I'm 34, so I've watched these changes happen over the past 18 years I've been in the work force. Biggest reason I formed my own company is how much bullshit it is to work for other people. Can't even count the number of bosses I had who called me lazy, dumb, etc while their fat asses sat on the sidelines eating chicken wings or just simply not even being at work while driving their $70,000 mercedes and taking trips to Costa Rica for a month at a time (all true stories)

Sometimes us young people get jaded, real jaded, and it's not that we don't want to work hard, we don't want to work hard to simply line YOUR pocket.
 
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AussieCarpetBloke

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Also respect the work/life balance. I know y'all say us "young people" don't work hard enough. But truth is, y'all didn't work 80 hours a week either when you were in your 20's and 30's.

Also those old enough to remember, you didn't NEED a car when you were 18, or a phone, or internet, etc etc in order to have a job. You pretty much HAVE TO HAVE all of these things now before even having a job.

Employers today mostly pass the risk onto employees. Very little to no benefits. Vacation time has mostly disappeared. Sick time is very little and you're punished for using it.

I'm 34, so I've watched these changes happen over the past 18 years I've been in the work force. Biggest reason I formed my own company is how much bullshit it is to work for other people. Can't even count the number of bosses I had who called me lazy, dumb, etc while their fat asses sat on the sidelines eating chicken wings or just simply not even being at work while driving their $70,000 mercedes and taking trips to Costa Rica for a month at a time (all true stories)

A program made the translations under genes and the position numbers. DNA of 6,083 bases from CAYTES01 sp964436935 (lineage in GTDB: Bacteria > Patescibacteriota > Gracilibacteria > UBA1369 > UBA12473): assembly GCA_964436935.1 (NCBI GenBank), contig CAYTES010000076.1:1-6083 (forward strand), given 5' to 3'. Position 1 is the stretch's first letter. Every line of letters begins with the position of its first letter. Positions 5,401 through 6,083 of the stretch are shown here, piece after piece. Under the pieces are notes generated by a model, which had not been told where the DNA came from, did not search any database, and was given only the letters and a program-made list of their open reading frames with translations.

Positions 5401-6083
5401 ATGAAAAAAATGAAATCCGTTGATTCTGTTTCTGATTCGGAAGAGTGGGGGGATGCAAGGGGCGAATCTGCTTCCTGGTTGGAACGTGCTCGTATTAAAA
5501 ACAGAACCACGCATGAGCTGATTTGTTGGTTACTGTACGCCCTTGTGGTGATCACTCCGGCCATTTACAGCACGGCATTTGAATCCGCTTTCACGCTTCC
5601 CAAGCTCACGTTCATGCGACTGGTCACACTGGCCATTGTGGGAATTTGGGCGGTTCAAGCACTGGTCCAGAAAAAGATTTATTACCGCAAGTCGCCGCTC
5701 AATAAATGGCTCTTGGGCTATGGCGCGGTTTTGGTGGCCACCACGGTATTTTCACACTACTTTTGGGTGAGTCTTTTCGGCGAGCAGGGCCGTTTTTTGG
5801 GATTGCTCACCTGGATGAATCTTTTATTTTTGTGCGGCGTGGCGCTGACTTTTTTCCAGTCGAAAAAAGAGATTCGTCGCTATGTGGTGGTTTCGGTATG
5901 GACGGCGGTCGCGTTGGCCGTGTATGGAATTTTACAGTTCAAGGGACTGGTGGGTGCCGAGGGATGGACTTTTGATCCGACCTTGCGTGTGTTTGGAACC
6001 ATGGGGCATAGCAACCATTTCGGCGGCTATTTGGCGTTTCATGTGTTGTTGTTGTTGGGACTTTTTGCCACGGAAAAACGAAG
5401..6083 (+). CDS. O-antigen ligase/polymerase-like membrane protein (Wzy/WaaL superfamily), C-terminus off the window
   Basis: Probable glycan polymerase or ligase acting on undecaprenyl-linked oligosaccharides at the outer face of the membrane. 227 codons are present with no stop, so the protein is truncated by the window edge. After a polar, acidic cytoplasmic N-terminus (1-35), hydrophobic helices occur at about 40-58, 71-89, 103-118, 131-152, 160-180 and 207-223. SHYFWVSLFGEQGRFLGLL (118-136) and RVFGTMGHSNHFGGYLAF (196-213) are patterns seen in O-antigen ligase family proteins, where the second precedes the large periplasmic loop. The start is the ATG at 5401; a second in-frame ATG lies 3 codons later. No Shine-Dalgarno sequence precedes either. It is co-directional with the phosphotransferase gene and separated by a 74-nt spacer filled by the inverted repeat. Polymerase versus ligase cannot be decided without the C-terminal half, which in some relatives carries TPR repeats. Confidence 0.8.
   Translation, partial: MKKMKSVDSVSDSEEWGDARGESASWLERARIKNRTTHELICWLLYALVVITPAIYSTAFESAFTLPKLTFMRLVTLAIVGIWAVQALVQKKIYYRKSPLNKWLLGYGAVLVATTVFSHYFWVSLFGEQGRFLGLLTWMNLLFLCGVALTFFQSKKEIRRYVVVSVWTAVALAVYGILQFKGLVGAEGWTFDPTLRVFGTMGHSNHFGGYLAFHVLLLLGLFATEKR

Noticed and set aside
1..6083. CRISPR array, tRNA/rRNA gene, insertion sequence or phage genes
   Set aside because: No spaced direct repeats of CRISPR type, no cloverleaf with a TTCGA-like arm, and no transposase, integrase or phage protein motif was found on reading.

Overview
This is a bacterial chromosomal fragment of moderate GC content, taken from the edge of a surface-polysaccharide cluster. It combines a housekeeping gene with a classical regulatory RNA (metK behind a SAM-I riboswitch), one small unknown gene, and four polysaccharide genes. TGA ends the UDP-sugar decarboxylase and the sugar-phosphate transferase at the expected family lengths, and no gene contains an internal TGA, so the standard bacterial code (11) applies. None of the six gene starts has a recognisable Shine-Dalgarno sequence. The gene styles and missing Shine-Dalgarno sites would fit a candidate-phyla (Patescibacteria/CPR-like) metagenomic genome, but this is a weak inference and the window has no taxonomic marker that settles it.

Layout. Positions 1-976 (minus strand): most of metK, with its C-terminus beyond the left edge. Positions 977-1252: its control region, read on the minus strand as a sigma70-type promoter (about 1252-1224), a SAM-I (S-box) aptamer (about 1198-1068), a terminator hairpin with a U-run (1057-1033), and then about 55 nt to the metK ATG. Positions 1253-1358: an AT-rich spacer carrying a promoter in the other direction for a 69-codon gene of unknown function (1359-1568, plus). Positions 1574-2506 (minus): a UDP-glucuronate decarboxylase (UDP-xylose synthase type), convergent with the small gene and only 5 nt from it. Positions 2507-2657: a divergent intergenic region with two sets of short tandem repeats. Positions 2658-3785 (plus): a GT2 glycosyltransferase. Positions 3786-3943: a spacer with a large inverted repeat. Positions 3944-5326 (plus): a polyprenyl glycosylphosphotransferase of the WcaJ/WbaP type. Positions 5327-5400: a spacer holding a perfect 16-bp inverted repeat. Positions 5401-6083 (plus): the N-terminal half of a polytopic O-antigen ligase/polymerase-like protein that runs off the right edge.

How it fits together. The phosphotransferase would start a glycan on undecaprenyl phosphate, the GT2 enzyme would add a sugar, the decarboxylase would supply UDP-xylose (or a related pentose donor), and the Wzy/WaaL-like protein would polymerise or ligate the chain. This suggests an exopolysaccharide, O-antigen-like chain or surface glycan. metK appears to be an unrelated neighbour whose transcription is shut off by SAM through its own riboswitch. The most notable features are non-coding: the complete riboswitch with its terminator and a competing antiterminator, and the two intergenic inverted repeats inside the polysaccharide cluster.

Sometimes us young people get jaded, real jaded, and it's not that we don't want to work hard, we don't want to work hard to simply line YOUR pocket.

But you’re old
 
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brian3180

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Also respect the work/life balance. I know y'all say us "young people" don't work hard enough. But truth is, y'all didn't work 80 hours a week either when you were in your 20's and 30's.

Also those old enough to remember, you didn't NEED a car when you were 18, or a phone, or internet, etc etc in order to have a job. You pretty much HAVE TO HAVE all of these things now before even having a job.

Employers today mostly pass the risk onto employees. Very little to no benefits. Vacation time has mostly disappeared. Sick time is very little and you're punished for using it.

I'm 34, so I've watched these changes happen over the past 18 years I've been in the work force. Biggest reason I formed my own company is how much bullshit it is to work for other people. Can't even count the number of bosses I had who called me lazy, dumb, etc while their fat asses sat on the sidelines eating chicken wings or just simply not even being at work while driving their $70,000 mercedes and taking trips to Costa Rica for a month at a time (all true stories)

Sometimes us young people get jaded, real jaded, and it's not that we don't want to work hard, we don't want to work hard to simply line YOUR pocket.